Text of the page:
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16 February 2014
Dating refined for Atapuerca site

Most scientific debate of the Atapuerca sites - located in Spain, where the earliest known Hominins in West Europe have been discovered - centres around the dating of strata where the fossils are found. A study published by the Journal of Archaeological Science has clarified that the sediment of Gran Dolina, where the first remains of Homo antecessor were discovered in 1994, is 900,000 years old.
     The findings at the Lower Palaeolithic cave site have led to major advancements in our knowledge of human evolution and occupation of Eurasia.
     Josep M Pares, from the Spanish National Research Centre for Human Evolution, who is leading the study, says: "We are applying new methods and techniques, and we also have better field and laboratory knowledge. We have published a study that represents a small step towards a large project which will take us longer: reviewing all the dates in order to refine them. We want to include it all within a more solid geo-chronological framework."
     "On the one hand we employ paramagnetic resonance, and on the other what is known as optically stimulated luminescence. This provides numerical dates, absolute ages. We have reviewed these and combined them with the new figures from palaeo-magnetism in order to expand upon the chronology of this level TD6 of the Gran Dolina and the fossils it contains." They were previously given a minimum age of 780,000 years and now it is known that they are referring more accurately to around 900,000 years.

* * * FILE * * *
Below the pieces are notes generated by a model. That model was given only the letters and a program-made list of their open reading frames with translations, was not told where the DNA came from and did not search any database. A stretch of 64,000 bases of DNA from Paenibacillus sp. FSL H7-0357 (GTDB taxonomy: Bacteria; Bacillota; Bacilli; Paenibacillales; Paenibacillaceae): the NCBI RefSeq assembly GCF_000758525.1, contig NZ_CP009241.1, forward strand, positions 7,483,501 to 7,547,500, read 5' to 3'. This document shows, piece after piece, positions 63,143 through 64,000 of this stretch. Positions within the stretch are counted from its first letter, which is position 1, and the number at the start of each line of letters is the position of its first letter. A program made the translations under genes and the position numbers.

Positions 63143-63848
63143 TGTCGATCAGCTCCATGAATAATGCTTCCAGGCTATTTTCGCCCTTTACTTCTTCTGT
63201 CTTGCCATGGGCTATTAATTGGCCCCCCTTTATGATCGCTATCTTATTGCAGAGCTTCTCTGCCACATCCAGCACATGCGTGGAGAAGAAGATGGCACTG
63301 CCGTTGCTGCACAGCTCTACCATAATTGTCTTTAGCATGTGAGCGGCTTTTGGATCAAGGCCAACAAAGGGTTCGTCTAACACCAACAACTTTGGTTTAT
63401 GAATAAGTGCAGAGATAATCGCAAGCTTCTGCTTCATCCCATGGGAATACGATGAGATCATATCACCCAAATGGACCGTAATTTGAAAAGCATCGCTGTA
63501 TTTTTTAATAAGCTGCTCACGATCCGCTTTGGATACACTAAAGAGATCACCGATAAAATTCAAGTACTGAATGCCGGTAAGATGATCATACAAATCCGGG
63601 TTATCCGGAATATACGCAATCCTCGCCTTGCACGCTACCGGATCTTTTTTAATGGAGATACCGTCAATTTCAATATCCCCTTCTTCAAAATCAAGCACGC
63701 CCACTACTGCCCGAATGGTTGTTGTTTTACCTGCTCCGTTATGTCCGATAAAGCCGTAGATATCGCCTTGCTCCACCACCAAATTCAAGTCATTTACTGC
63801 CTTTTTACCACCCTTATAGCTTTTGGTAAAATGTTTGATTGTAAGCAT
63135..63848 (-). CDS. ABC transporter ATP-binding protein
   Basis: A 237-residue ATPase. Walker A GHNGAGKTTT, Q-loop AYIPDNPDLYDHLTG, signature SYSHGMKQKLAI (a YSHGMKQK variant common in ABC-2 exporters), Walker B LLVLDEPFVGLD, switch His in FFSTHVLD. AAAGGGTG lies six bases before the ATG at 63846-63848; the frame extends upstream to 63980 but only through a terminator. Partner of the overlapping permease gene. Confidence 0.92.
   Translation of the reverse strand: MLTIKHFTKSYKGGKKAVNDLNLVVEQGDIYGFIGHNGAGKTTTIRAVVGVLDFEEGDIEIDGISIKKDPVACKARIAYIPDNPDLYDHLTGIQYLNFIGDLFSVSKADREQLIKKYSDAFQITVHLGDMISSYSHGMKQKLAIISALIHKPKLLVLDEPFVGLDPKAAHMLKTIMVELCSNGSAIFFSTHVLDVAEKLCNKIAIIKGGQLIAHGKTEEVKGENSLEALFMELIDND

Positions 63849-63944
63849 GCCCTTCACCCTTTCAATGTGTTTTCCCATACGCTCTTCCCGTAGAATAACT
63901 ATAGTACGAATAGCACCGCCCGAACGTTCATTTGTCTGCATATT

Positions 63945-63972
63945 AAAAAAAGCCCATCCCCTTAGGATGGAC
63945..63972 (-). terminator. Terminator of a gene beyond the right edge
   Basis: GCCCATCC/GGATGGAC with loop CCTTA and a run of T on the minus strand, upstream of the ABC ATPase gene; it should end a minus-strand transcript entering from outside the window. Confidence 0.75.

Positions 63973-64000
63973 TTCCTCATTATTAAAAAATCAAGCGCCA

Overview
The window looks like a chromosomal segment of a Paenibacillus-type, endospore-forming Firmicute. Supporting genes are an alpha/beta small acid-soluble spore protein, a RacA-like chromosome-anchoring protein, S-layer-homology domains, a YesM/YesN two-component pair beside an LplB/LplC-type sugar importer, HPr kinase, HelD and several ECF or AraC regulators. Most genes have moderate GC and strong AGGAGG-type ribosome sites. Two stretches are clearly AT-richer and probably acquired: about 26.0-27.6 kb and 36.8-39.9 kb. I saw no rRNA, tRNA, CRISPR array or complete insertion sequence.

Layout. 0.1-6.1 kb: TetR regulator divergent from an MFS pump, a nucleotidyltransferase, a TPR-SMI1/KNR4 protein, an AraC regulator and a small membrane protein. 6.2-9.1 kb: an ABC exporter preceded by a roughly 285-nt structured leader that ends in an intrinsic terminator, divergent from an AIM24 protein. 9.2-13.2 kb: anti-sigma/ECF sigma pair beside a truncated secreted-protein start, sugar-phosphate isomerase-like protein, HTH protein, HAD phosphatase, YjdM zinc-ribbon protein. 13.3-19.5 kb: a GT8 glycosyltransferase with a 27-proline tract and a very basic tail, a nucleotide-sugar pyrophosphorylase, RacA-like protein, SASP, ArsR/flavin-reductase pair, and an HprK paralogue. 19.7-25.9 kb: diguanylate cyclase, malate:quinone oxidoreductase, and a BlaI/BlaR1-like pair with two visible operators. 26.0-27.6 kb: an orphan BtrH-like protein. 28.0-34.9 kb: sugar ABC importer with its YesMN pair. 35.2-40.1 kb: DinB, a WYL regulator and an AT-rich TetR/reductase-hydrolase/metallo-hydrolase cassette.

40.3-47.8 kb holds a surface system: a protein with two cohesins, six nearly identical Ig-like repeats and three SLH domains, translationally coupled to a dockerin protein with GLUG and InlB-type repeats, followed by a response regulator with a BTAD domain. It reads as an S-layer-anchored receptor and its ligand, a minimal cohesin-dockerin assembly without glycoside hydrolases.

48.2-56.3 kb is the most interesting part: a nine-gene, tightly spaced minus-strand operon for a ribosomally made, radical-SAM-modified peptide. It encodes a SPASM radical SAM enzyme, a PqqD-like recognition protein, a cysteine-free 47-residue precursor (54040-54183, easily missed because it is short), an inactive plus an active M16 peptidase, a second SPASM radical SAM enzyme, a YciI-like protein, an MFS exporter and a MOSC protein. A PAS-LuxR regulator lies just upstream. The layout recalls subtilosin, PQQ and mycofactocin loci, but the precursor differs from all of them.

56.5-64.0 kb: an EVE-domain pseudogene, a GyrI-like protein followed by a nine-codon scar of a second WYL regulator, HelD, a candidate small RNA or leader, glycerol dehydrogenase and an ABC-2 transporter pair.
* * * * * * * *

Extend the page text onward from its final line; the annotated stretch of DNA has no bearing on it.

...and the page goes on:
The site has produced thousands of fossils and artifacts and has become a landmark in studies on early human settlement outside Africa. Researchers will next attempt to use individual fossils - especially teeth - to obtain direct dates for the remains found, as well as those already known by their sediments.

Edited from PhysOrg (7 February 2014)

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